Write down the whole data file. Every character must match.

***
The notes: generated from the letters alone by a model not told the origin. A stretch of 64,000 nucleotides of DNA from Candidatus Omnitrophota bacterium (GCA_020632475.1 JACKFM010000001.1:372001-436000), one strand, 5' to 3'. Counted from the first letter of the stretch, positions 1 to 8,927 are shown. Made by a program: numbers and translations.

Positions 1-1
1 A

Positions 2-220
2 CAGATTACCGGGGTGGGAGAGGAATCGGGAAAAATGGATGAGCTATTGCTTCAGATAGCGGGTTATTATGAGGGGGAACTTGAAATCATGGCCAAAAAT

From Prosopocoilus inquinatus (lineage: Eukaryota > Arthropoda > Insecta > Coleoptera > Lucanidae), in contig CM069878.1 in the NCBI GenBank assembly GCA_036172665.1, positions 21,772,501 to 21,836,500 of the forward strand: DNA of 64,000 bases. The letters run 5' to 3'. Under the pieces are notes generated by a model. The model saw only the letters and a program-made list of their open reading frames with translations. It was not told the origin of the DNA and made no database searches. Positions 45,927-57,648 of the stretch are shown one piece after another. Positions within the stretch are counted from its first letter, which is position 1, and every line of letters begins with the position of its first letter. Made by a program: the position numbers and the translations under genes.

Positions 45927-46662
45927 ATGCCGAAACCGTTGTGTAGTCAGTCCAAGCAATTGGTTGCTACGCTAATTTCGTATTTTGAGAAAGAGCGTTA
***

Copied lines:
The notes: generated from the letters alone by a model not told the origin. A stretch of 64,000 nucleotides of DNA from Candidatus Omnitrophota bacterium (GCA_020632475.1 JACKFM010000001.1:372001-436000), one strand, 5' to 3'. Counted from the first letter of the stretch, positions 1 to 8,927 are shown. Made by a program: numbers and translations.

Positions 1-1
1 A

Positions 2-220
2 CAGATTACCGGGGTGGGAGAGGAATCGGGAAAAATGGATGAGCTATTGCTTCAGATAGCGGGTTATTATGAGGGGGAACTTGAAATCATGGCCAAAAAT

From Prosopocoilus inquinatus (lineage: Eukaryota > Arthropoda > Insecta > Coleoptera > Lucanidae), in contig CM069878.1 in the NCBI GenBank assembly GCA_036172665.1, positions 21,772,501 to 21,836,500 of the forward strand: DNA of 64,000 bases. The letters run 5' to 3'. Under the pieces are notes generated by a model. The model saw only the letters and a program-made list of their open reading frames with translations. It was not told the origin of the DNA and made no database searches. Positions 45,927-57,648 of the stretch are shown one piece after another. Positions within the stretch are counted from its first letter, which is position 1, and every line of letters begins with the position of its first letter. Made by a program: the position numbers and the translations under genes.

Positions 45927-46662
45927 ATGCCGAAACCGTTGTGTAGTCAGTCCAAGCAATTGGTTGCTACGCTAATTTCGTATTTTGAGAAAGAGCGTTA